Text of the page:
• 5. 1.4 Limitations I tried my best to collect the maximum information. But this report is not free from short faults. While me preparing this report I faced some problems. These are as follows:  Some data could not be collected because of the confidentiality and official secrecy of the company.  Non-availability of published data.  The collection of secondary information was difficult, as the access to concern people was not ease.  There was shortage of adequate literature. Most of the data and information is based on secondary sources.
  • 6. CHAPTER 2: LITERATURE 2.1 Tourism Tourism has considered as the world’s largest and rapid growing industry of modern business world. Today tourism is the most advantageous and up-to-date business all over the world. It has become one of the major international trade categories. International tourism ranks fourth after fuels, chemicals and automotive products in terms of generation of export income. (Tuhin, 2013) For many developing countries, it is one of the main income sources and the number one export category, creating much needed employment and opportunities for development. Tourism is essential for many countries due to its capacity to generate income through the consumption of goods and services by visitors and tourists, the taxes levied on businesses in the tourism industry and the employment opportunity for the service industries linked with tourism. These service industries include transportation services such as road, air and cruise ships and boats, accommodation such as hotels, motels, restaurants, bars and entertainment venues and other hospitality industry services such as spas, resorts, etc. According to UNWTO, the top 15 destinations absorbed 98% of all international tourist arrivals in 1950, in 1970 the proportion was 75% and this fell to 57% in 2007, reflecting the emergence of new destinations but many of them in developing countries. Moreover, Bangladesh has archaeological, natural, ecological, cultural and other tourism products to attract tourists. Therefore, Bangladesh has ample opportunity of become as a tourist nation. Tourism, mostly a service industry, is more labor oriented than other sectors of production. Automated and computerized processes may replace human beings in other industries to a great extent, but in the tourism sector the key factor is service, particularly personal service. (Tuhin, 2013)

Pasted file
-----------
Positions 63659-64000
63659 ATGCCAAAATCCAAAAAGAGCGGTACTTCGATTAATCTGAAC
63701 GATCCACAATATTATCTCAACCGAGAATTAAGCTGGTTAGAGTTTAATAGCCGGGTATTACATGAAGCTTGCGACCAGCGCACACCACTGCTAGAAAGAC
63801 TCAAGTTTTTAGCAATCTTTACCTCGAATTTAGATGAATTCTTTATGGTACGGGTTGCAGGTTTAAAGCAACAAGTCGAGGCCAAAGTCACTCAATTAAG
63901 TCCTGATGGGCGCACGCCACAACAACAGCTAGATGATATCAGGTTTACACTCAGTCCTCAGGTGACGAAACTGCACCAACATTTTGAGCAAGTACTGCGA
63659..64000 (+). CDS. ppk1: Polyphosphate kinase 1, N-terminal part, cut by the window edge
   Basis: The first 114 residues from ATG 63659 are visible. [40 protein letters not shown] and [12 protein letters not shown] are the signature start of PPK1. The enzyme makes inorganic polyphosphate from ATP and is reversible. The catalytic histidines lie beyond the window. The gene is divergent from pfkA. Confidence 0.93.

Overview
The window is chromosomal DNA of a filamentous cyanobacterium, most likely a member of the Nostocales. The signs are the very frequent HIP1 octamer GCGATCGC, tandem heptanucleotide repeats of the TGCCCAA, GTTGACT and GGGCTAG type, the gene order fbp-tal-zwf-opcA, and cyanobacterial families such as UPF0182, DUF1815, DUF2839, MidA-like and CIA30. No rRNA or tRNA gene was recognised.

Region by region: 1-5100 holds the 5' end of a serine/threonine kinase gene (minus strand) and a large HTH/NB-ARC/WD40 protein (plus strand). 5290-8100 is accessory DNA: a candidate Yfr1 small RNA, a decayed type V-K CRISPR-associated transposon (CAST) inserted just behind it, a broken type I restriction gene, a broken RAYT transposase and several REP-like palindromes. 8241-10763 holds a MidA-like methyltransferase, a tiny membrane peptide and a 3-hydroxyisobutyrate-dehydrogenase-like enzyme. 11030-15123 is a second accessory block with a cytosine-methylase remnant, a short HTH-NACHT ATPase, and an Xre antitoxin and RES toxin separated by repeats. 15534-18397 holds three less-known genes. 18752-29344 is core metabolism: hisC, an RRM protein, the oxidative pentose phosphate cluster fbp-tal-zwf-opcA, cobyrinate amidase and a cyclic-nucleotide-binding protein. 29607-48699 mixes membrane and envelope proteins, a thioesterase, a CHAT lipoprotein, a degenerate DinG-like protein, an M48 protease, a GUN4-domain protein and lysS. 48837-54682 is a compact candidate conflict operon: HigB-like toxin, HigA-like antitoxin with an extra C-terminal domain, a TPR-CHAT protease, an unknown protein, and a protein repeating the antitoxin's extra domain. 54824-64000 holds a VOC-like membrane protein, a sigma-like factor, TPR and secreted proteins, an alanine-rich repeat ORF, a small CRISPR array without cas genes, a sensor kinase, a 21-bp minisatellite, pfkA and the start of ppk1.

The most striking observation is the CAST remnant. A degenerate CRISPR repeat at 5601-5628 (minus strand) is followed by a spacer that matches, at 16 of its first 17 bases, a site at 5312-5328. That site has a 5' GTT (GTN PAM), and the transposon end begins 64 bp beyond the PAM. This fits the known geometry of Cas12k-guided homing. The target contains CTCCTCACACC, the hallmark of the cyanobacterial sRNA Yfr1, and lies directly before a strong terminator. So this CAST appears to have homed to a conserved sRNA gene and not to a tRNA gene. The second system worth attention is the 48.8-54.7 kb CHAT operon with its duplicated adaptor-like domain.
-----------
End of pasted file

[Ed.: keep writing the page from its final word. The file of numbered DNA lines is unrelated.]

• 7. 2.1.1 Location and Physical features Tourism of Bangladesh: Tourism in Bangladesh is a developing foreign currency earner. The country was listed by Lonely Planet in 2011 as the "best value destination". Bangladesh's tourist attractions include, historical and monuments, resorts, beaches, picnic spots, forests and tribal people, wildlife of various species. Bangladesh offers ample opportunities to tourists for angling, water skiing, river cruising, hiking, rowing, yachting, sea bathing as well as bringing one in close touch with pristine nature. In the northern part, comprising the Rajshahi division, there are archaeological sites, including the temple city Puthia in Rajshahi; the largest and most ancient archaeological site, Mahasthangarh in Bogra; the single largest Buddhist monastery, Paharpur in Naogaon; the most ornamental terracota Hindu temple in Bangladesh Kantaji Temple, and many rajbaris or palaces of old zamindars. In the south-western part, mainly the Khulna Division, there is the Sundarbans, the largest mangrove forest of the world with Royal Bengal Tiger andspotted deer. The historically and architecturally important sixty domed mosque in Bagerhat is a notable site. In the south-eastern part, which is the Chittagong division, there are natural and hilly areas like Chittagong Hill Tracts, along with sandy sea beaches. The most notable beach, in Cox's Bazar, is a contender for the title of longest unbroken sandy sea beach in the world. In the north-eastern part, Sylhet division, there is a green carpet of tea plants on small hillocks. Natural reserved forests are great attractions. Migratory birds in winter, particularly in the haor areas, are also very attractive in this area. Ministry of Tourism and The Civil Aviation Ministry design national policies for the development and promotion of tourism. The Ministry also maintains the Beautiful Bangladesh campaign.( Wikipedia, 2013) 2.1.2 Forms of Tourism There are different purposes of tour by the intended people. Bangladesh Parjatan Corporation (2009) has classified the causes of tourism as tourism (site tourism), business, office, study, religion, service and other purpose. Literature study reveals other types of tourism which are termed as medical tourism, slum tourism, and halal tourism etc.